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Mississippi’s poor pay more in taxes, report says


Mississippians earning between $15 and $26 per hour pay 10.8 percent their income in state and local taxes while those earning more than $306 per hour pay 5.3 percent, according to information presented to legislative Democrats on Wednesday.

The minority Democrats in the Mississippi Legislature held hearings Wednesday counter to “working groups” formed by House Speaker Philip Gunn and Lt. Gov. Tate Reeves to study the state’s taxing and budgeting process and make recommendations to the full Legislature.

Reeves and Gunn, buoyed by recommendations from the non-profit Washington, D.C.-based Tax Foundation, have said they want to move away from taxing income and toward taxing consumption, such as the sales tax and use tax.

Some, particularly Democrats, have complained that such a move would place more of a burden on low income Mississippians, since they would be having to pay a greater share of their income for necessities, such as groceries.

At Wednesday’s hearing, Jeanie Donovan with the Jesuit Social Research Institute at Loyola University in New Orleans, backed up Democrats’ concerns.

“The state’s low- and middle-income earners paid nearly double the percentage of their income in taxes compared to the state’s highest income families,” Donovan wrote in a report compiled for the legislators, basing her findings on a 2015 study by the Washington, D.C.-based Institute of Taxation and Economic Policy.

For instance, according to the study, those earning up to $74 per hour pay up to 9.2 percent of their income in state and local taxes while those earning more than $74 per hour pay on average no more than 7.6 percent of their income in state and local taxes. And higher income earners pay even less.

The reason, Donovan said, is that the state has a heavy reliance on the sales tax, which accounts for about 40 percent of general fund revenue. In addition, she said, Mississippi – which has the highest percentage of people living in poverty – has the highest state-imposed sales tax on groceries.

“Sales taxes inevitably take a larger share of income from low- and middle-income people,” she wrote.

During the 2016 session, the Legislature passed the largest tax cut in the state’s history – $415 million in today’s dollars – that will be phased in over the next decade. The cuts will be for businesses and on personal income. But according to information compiled by Donovan, the income tax cut will be much more beneficial for high-wage earners. For instance, the cut will be at least $220 annually for someone earning at least $84,000 and no more than $130 per year for someone earning less than $45,000.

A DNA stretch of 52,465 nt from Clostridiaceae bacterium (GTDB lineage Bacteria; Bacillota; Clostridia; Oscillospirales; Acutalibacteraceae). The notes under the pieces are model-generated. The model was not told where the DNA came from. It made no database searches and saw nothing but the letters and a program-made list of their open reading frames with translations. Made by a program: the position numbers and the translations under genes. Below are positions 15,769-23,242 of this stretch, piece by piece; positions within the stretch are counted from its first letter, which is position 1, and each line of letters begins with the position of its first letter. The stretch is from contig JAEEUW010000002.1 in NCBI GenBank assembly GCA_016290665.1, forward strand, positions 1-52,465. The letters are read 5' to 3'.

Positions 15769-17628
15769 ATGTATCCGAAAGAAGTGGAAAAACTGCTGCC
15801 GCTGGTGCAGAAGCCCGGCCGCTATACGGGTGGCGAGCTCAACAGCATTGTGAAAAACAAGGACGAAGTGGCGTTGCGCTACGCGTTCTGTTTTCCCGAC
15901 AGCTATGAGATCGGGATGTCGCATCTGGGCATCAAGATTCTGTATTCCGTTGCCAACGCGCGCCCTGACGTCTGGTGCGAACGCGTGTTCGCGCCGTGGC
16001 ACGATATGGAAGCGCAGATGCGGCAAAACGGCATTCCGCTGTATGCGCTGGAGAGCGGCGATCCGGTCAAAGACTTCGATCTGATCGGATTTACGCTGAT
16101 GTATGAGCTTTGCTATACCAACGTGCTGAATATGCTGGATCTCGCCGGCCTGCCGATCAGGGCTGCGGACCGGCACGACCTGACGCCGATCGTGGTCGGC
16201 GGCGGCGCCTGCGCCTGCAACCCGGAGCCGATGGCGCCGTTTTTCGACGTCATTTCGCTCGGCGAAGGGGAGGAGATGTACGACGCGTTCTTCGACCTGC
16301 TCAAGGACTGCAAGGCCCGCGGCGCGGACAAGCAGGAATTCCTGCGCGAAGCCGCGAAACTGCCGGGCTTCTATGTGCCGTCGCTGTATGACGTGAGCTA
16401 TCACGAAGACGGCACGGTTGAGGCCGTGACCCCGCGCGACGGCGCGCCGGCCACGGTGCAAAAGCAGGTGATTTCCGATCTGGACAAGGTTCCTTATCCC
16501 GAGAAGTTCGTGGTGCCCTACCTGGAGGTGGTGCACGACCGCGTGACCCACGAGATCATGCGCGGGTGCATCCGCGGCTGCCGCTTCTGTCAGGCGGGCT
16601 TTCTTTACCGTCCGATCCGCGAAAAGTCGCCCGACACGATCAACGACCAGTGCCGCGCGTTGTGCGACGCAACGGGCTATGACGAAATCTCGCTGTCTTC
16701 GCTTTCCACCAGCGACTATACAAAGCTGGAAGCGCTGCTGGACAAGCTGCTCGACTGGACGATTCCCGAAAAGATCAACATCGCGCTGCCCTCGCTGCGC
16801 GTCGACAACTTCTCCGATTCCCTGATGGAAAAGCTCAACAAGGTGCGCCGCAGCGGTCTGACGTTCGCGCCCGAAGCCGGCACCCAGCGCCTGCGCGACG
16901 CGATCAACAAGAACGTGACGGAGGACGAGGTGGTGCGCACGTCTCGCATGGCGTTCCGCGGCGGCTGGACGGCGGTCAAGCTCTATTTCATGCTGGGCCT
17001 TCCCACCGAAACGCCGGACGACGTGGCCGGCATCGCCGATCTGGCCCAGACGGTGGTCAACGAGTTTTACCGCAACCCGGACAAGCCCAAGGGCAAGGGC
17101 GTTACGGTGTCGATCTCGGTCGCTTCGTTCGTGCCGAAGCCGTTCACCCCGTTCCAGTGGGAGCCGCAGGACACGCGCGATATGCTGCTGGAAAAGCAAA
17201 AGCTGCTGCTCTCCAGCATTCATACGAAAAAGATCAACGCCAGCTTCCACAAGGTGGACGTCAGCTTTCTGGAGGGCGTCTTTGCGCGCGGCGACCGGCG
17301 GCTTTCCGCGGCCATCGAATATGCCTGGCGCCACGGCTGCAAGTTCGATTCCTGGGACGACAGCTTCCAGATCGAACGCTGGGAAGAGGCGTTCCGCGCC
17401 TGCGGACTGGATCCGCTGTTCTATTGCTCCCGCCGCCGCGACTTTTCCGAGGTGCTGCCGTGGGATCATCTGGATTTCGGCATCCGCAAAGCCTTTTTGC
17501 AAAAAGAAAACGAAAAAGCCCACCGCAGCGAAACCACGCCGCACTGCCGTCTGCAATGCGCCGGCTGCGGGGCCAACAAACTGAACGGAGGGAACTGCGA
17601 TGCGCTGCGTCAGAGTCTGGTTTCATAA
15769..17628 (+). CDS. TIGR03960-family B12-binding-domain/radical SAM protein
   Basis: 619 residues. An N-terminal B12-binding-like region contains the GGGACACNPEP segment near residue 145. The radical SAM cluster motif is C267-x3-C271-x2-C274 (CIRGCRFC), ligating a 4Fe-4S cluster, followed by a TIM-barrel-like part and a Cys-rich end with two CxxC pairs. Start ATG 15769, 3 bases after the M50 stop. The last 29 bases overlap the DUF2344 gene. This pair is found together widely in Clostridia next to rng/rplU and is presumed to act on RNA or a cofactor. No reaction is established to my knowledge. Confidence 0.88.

Nicole Kaeding, an economist for the Tax Foundation, who has been advising the legislative leadership on tax issues, has said that in changing the tax policy, legislators should look to broaden the base, such as removing some of the state’s multiple sales tax exemptions.

For instance, she conceded removing an exemption on prescription drugs might be difficult to do because of the negative impact it would have on poor residents who are less likely to have health insurance to help pay for the medication. But she said placing a sales tax on a gym membership or a fitness trainer probably would be a tax paid by the more affluent residents.

Donovan, like others have said, reported the state is not recovering from the recession of 2008-09 as fast as the rest of the nation. Both wage growth and jobs growth are slower than that of the nation as a whole.

Mississippi, she said, still has more than 18,000 fewer jobs than it did before the recession. Northeast Mississippi has experienced modest jobs growth, she said, with a 1.1 percent increase. Southeast Mississippi has had a much more substantial 14.5 percent increase. Other areas have seen major decreases.

In addition, Donovan said all but the top 10 percent and the bottom 10 percent have experienced a drop in their wages since the recession.


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  1. The article title appears to be false, or an intentional lie. Generally, the poor do not pay more in taxes than those with more money – they pay less in taxes, but still a higher percentage of their income.

  2. Unearned tax credit

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